Solar Cycle Variations in the Polar Ionosphere

Tuesday, 16 December 2014: 4:45 PM
Angeline G Burrell, Timothy K Yeoman, Stephen E Milan and Mark Lester, University of Leicester, Leicester, United Kingdom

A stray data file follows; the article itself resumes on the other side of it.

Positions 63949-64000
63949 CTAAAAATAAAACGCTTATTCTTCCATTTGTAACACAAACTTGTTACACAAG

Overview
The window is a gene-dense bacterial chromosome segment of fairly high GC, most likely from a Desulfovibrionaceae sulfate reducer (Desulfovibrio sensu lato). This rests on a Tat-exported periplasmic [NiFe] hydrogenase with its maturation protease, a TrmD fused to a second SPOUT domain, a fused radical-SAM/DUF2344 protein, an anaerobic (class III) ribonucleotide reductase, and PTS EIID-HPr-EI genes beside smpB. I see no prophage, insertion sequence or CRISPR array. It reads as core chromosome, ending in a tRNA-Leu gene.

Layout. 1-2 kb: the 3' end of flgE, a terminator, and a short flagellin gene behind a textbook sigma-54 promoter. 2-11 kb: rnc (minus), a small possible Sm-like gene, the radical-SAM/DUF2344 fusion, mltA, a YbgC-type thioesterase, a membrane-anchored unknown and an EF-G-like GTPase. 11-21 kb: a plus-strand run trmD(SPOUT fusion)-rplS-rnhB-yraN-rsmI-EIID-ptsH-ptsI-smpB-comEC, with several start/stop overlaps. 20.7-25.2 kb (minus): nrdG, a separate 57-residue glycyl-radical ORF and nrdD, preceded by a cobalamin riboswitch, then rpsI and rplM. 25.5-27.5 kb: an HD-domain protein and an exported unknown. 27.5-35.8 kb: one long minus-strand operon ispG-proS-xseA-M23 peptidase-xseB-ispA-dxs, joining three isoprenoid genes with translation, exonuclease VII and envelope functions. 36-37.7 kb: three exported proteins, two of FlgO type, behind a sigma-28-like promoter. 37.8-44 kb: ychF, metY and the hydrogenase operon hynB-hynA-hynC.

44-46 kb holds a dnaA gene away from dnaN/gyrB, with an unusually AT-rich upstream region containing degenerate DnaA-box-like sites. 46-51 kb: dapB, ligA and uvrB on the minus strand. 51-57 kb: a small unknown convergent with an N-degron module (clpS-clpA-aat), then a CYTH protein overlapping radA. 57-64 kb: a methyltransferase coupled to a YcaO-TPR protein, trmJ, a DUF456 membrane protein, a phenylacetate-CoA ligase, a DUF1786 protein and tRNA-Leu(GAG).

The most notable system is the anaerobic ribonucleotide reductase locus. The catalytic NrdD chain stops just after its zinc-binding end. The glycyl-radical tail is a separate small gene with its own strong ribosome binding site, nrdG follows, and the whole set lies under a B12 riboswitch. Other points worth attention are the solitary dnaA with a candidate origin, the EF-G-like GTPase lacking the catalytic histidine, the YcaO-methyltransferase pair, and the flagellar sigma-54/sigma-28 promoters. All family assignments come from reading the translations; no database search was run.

The polar ionosphere is a dynamic region that readily responds to changes in solar irradiance, solar wind, the magnetosphere, and the neutral atmosphere. The most recent solar minimum brought to light gaps in the current understanding of the relationship between ionospheric structure and solar irradiance. The Super Dual Auroral Radar Network (SuperDARN) offers an invaluable dataset for studying long-term ionospheric variability, as it has been continuously providing extensive coverage of the northern and southern polar ionosphere since 1995 (the solar minimum preceding the 23rd solar cycle). An under-utilized portion of the SuperDARN dataset is the ground-backscatter: the backscatter that returns from a reflection point on the ground along an open (or irregularity-free) propagation path. The ground-backscatter provides a measure the ionospheric density at the peak of the radar signal’s path. These measurements are used to the examine the changes in the bottomside, polar ionosphere over the 23rd and 24th solar cycles.